What you see depends on whether you installed El Capitan onto an older OS X drive or an empty drive. Either way, it’s called the Setup Assistant (Figure A-3), and it’s meant to interview you about which features you’d like turned on.
If you installed onto a drive that already had OS X stuff on it—accounts, files, settings, and so on—then after the Mac restarts, all you have to do is log in as usual.
You’re asked for your Apple (iCloud) name and password, or you can sign up for one now. You’re asked if you want to turn on Find My Mac (Find My Mac, Find My iPhone) and if you’d like to use the iCloud Keychain feature (Saved Passwords: The iCloud Keychain).
It’s possible, at this point, that El Capitan will tell you that it found some incompatible software during the installation. This outdated software has been summarily tossed into a folder called Incompatible Software.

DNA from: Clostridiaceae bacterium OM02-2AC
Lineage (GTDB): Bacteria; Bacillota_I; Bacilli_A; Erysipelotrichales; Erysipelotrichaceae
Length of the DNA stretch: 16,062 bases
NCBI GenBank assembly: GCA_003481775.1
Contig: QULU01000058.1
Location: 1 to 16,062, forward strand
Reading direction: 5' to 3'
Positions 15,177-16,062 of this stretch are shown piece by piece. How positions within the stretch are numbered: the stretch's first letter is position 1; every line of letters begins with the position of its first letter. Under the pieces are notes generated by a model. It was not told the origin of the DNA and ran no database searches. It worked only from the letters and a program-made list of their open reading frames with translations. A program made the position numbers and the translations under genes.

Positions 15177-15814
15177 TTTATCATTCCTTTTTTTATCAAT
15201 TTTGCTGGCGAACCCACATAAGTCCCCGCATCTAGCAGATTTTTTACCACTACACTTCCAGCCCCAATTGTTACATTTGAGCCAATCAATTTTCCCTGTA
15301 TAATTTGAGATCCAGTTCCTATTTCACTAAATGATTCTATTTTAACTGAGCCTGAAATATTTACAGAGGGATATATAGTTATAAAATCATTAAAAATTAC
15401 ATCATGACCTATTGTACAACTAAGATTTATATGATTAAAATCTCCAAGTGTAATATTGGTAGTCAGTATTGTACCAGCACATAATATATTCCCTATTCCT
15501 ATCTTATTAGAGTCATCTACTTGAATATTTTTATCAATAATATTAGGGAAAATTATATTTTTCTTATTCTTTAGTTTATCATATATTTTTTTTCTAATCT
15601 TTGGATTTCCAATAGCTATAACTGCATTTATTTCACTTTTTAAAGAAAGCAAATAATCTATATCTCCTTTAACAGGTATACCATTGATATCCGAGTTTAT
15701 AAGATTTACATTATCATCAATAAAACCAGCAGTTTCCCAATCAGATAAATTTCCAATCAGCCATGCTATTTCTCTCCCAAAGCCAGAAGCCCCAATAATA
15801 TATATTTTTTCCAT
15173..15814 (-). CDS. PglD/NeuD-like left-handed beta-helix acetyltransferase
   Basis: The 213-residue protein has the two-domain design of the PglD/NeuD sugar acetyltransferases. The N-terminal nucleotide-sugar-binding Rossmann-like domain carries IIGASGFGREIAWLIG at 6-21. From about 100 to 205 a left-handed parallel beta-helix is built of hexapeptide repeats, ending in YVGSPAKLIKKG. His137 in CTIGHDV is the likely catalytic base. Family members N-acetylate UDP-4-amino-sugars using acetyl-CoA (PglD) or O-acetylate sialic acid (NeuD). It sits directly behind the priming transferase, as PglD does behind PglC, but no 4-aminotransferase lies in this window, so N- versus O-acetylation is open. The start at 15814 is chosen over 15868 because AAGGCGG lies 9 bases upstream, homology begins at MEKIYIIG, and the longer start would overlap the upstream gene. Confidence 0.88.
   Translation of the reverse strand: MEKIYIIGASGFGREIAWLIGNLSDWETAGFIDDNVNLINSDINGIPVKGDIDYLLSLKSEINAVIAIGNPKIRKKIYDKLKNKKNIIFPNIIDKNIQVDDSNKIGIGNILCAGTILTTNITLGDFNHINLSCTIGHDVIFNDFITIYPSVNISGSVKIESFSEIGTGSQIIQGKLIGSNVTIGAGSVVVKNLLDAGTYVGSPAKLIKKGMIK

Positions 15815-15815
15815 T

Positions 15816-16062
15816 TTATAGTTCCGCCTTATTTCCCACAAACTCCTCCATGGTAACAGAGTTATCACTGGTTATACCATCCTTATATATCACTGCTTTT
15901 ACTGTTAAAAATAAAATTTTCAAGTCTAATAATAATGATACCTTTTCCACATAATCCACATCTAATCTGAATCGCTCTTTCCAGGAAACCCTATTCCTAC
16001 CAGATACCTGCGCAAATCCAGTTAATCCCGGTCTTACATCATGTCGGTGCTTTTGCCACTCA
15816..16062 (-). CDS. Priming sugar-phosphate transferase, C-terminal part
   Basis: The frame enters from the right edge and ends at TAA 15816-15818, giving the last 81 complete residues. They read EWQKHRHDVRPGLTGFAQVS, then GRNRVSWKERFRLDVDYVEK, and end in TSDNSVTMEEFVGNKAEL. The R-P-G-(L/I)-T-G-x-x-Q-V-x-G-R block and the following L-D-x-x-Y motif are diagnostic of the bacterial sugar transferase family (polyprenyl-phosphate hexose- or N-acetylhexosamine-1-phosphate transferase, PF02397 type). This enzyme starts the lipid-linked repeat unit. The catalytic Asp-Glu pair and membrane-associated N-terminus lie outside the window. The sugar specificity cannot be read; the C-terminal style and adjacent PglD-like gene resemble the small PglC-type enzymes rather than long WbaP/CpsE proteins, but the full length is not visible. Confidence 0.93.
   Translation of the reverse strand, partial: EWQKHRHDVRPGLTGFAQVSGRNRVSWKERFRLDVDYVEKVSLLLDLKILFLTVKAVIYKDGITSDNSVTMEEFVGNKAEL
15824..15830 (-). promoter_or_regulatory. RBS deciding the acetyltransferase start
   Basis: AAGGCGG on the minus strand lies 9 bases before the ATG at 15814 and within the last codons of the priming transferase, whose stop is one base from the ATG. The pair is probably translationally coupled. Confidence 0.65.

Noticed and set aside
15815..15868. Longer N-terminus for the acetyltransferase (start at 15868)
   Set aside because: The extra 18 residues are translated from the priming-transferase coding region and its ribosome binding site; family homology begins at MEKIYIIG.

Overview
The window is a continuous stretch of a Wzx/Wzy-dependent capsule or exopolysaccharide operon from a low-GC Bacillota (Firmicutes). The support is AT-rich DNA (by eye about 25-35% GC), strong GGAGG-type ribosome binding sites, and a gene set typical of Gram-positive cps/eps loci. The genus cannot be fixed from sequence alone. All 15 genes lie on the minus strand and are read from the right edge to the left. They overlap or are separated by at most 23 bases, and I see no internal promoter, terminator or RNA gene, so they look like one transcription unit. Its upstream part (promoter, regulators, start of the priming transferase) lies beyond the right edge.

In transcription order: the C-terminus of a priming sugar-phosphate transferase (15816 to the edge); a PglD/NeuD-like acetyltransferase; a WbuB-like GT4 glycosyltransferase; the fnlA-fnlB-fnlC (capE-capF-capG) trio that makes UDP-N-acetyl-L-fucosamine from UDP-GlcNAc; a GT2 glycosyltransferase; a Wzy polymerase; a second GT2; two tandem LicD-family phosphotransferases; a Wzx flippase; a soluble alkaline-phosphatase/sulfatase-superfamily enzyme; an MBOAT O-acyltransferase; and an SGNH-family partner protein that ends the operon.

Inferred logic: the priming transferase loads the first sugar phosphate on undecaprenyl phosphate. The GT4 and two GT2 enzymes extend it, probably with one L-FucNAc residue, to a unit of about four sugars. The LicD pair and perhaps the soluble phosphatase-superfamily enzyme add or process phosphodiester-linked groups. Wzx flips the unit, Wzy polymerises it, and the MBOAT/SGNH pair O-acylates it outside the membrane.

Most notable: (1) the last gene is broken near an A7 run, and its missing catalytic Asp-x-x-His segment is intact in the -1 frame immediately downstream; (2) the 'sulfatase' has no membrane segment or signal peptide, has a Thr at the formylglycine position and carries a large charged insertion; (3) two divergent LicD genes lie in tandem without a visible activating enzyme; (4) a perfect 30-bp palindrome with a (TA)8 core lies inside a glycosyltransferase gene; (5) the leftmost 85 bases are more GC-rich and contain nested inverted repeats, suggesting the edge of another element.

You may also be asked if it’s OK for certain programs to access your calendar, reminders, or contacts—non-Apple programs you already own. Other programs may require that the Assistive Devices feature of OS X be turned on; you’re directed to the appropriate pane of System Preferences, where you’re supposed to turn on the appropriate checkboxes. All of these are security steps.
Figure A-3. The Setup Assistant is designed to walk you through El Capitan’s features—especially ...